All this leaves me wondering why one of the first and longest lasting recorded images is the outline of the human hand in the caves of France. Clearly sitting around the fire and telling stories was not enough. I suppose that in the world of the human genome, binary logic and MP3’s, it is tempting to codify art as well.
I am glad to be free of the little dark room filled with power cords, flickering LCD’s and whirring little fans in plastic boxes. I am free to walk in the sunshine and smell the flowers however haptic, analog and direct that may be. Free to continue leaving my fingerprints in the colored dirt and burnt sticks I push across pulverized plant fibers. Then again what do I know? my path to understanding this issue is limited to what I have learned making stuff not history.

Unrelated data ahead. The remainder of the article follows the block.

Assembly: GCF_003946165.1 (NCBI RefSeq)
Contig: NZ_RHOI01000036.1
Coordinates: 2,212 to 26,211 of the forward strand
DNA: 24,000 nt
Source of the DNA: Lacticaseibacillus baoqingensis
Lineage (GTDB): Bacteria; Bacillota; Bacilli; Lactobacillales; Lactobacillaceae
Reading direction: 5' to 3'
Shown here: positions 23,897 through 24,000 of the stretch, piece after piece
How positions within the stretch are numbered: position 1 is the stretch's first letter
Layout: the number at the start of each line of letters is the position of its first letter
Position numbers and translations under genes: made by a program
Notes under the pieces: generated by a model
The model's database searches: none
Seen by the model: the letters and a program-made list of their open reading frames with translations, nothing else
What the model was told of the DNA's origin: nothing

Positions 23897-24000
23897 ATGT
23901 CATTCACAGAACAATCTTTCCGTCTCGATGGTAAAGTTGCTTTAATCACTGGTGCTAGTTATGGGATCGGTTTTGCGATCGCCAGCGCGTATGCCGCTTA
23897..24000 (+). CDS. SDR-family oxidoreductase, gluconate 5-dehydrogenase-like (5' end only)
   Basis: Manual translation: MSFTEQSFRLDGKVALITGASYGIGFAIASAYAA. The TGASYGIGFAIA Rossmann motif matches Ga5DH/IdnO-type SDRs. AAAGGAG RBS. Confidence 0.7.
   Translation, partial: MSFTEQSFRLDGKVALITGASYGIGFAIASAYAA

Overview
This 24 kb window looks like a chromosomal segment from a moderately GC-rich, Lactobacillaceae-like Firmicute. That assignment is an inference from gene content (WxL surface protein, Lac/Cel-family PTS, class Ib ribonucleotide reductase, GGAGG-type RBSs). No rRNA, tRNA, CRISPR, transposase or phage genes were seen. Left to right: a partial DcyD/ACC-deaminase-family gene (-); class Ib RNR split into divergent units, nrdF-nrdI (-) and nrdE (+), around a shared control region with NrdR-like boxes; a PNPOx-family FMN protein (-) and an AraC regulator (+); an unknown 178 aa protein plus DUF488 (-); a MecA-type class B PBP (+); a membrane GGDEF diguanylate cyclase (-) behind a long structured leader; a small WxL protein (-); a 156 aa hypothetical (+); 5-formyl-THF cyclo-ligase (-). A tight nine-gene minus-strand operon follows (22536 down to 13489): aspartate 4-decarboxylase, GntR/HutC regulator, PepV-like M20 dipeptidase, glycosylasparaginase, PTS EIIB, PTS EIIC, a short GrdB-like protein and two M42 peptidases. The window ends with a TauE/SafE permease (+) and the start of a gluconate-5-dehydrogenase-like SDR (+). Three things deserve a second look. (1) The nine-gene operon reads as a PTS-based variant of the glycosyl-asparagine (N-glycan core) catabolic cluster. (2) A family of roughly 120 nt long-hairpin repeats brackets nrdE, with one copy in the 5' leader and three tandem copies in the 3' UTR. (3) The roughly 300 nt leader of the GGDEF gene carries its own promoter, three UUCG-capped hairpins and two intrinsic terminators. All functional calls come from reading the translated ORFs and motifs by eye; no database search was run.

If you're been out and about DC the last few days, and have seen a 1995 Honda Civic made entirely of tape, then you've gotten a preview of Mark Jenkins' exhibition at our Georgetown gallery opening on Friday, August 19, from 6-9PM.
As some of you know, Jenkins' Storker project has been leaving tape babies all over the DC area, and some of his other tape sculptures have been left in Rio de Janeiro, Baltimore and New York City.
For this coming show, provided that he can fit it through our front door, Jenkins will have the lifesize 1995 tape Honda Civic in the gallery, and will also exhibit photographs about some of his other tape projects.
Additionally, Mark will have a series of tape people installations outside the gallery in the Canal Square.
Jenkins is doing some of the most innovative marriage of sculpture with street art and a singularly brilliant conceptual employment of photography, digital manipulation, audience participation (Jenkins usually leaves his sculptures around the city, and they are usually "adopted" by strangers, who take Jenkins' sculptures home. Sometimes, Jenkins photographs people's interactions with the work.